Residents will have to wait a few extra weeks for public consultations on Victoria’s sewage options, which range in price from $1 billion to $1.3 billion.
Municipal politicians on the Capital Regional District’s core area liquid waste management committee panicked at the suggestion they were ready to take the proposals to the people.
After three morning presentations, one from its technical oversight panel, another from a consulting engineer and another from CRD staff, the politicians complained they weren’t ready for the public.
“There are so many unanswered questions that if a member of the public asks me for an answer on anything, I’d be hard pressed to give it,” Saanich Coun. Vic Derman said.
“It would open us up to skepticism and scorn.”
CRD bureaucrats were instructed to come back with information on topics such as costs, water flow and solid waste recovery. Answers are expected early next month.
The politicians sitting on the committee were earlier presented with reports outlining various proposals to treat sewage in Greater Victoria as required by the province and the federal government by 2020.
The plans include:
• One treatment plant in Victoria’s Rock Bay area, ranging from $1.031 billion for a secondary plant to $1.139 billion for a higher-level, tertiary treatment plant.
• Two separate plants, offering secondary and tertiary treatment, one in Rock Bay and one in Colwood, for $1.088 billion.
• Four plants — Rock Bay, Colwood, Esquimalt First Nation and East Saanich — offering secondary and tertiary treatment, for $1.195 billion.
• Seven plants — Rock Bay, Colwood, Esquimalt, East Saanich, View Royal, Langford and Saanich core — offering secondary and tertiary treatment for $1.348 billion.
Annual costs per household for the projects vary, depending on the plan, and from municipality to municipality from a low of $252 in Colwood to a high of $583 in Oak Bay.
A new wrinkle appeared Wednesday with information presented suggesting Rock Bay be used to partially treat the sewage. Solid-waste sludge, an end product of secondary and tertiary treatment, would be removed at another operation at Hartland Road Landfill.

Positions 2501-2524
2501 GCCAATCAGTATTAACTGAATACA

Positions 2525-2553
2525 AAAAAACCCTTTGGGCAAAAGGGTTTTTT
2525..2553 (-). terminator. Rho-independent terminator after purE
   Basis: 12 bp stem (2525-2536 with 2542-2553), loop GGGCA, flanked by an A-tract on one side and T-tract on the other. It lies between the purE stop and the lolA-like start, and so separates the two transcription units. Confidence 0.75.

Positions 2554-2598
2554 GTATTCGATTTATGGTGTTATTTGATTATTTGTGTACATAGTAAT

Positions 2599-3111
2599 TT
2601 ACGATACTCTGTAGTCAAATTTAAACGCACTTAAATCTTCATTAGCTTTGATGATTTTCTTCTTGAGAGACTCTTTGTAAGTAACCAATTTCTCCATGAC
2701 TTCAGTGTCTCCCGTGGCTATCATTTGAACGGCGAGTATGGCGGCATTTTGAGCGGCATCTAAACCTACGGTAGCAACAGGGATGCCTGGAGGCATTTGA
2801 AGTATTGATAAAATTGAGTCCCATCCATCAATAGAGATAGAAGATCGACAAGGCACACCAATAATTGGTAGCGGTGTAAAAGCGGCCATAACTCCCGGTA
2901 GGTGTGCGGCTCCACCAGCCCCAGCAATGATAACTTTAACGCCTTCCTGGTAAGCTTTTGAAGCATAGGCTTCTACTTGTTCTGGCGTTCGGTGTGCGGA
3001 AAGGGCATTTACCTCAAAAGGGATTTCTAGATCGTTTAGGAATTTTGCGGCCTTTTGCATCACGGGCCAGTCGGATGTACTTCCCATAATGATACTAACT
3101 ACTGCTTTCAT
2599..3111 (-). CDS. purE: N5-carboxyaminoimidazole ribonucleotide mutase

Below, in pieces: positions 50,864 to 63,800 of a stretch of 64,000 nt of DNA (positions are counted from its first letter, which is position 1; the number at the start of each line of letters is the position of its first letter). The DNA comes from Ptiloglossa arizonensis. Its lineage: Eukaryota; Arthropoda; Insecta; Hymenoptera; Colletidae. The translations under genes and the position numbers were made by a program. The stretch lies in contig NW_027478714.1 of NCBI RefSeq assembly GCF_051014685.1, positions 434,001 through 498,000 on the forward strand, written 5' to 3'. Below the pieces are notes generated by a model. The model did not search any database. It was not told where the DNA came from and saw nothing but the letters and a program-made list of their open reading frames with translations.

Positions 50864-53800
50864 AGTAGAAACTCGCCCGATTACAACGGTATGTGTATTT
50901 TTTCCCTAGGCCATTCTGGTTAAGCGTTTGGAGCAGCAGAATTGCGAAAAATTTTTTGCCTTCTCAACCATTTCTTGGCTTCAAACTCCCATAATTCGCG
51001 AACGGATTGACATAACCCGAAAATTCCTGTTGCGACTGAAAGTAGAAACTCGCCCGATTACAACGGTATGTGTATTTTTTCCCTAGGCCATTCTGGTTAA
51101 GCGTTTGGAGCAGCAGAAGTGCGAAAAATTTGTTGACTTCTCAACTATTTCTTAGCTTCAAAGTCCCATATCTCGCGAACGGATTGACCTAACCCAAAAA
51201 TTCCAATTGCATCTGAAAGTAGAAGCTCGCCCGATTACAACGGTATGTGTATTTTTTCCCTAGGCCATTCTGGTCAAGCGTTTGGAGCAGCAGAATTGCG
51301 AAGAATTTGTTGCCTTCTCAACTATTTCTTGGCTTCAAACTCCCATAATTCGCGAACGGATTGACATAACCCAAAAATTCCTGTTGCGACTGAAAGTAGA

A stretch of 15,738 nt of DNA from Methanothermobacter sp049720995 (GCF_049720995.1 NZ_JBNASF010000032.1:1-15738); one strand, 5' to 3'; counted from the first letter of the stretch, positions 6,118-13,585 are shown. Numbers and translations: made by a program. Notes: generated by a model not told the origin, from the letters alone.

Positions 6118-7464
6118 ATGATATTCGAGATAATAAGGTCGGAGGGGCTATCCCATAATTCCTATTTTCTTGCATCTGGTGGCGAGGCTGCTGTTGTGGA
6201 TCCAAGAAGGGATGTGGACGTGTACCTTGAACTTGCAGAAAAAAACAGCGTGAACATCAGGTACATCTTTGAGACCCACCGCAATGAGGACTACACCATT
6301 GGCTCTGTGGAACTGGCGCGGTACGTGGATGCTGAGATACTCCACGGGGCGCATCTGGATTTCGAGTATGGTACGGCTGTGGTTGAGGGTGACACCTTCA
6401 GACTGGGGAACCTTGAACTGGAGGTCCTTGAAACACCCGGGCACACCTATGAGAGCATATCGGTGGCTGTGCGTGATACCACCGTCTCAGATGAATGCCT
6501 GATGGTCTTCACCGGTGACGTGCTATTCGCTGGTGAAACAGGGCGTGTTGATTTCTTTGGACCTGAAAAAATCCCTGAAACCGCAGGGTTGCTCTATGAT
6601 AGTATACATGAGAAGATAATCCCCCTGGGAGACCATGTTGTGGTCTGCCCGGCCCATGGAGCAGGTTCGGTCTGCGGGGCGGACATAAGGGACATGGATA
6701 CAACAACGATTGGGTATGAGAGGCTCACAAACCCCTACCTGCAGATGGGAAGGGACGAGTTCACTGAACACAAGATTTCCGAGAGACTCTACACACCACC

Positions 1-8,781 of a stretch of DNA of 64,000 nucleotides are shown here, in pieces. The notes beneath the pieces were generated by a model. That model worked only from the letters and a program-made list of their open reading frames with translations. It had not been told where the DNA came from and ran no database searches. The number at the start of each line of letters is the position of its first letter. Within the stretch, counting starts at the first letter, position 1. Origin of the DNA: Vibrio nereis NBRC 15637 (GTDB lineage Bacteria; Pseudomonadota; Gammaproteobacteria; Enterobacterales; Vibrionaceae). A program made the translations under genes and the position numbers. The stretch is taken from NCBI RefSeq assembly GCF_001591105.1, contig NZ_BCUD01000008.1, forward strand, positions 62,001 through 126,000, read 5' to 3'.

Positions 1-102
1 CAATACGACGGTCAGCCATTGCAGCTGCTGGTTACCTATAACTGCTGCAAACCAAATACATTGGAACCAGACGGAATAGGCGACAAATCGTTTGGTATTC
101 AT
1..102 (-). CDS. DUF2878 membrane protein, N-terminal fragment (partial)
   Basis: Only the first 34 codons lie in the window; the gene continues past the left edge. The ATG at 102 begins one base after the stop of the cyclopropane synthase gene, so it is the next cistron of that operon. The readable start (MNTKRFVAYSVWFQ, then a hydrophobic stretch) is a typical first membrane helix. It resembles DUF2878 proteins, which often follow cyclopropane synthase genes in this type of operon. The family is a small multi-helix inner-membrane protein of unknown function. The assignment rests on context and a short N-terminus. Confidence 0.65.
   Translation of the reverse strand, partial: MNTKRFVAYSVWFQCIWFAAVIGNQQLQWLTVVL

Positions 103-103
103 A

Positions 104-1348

At Hartland in Saanich, cheaper land, extra space and the existing dump operation allow for lower costs and a combination of operations.
Not all politicians on the committee were as fearful as Derman about taking plans to the public.
Victoria Coun. Marianne Alto said committee members will never get every question answered ahead of time. But a conversation with the public is still a vital part of decision-making.
“If we wait for answers to every question, we are just not going to get anywhere,” said Alto. “Public consultation is not a one-shot deal, it’s a constant process.”
The CRD is also under a March 2016 deadline if it wants to receive $253 million in federal funding.
After the meeting, committee chairwoman Lisa Helps, mayor of Victoria, said sooner or later the CRD will have to get going if it wants senior governments to help at all.
“This funding has been sitting in our laps since 2012,” Helps said. “If I were a funder, I wouldn’t give us another cent until we have a plan.”
At the meeting, Victoria Coun. Geoff Young said the one question the public would likely ask was how sewage treatment nearly doubled in cost in one year.
Last year, the CRD was forced to abandon a $788-million plan that was well underway. Esquimalt councillors decided to overturn an earlier decision to put a treatment plant at McLoughlin Point, site of an abandoned gasoline tank farm. Esquimalt councillors refused to rezone the property to allow construction to proceed.
“Whether we like it or not, the public is going to compare what the previous plan was going to do with what this new plan is going to do,” Young said.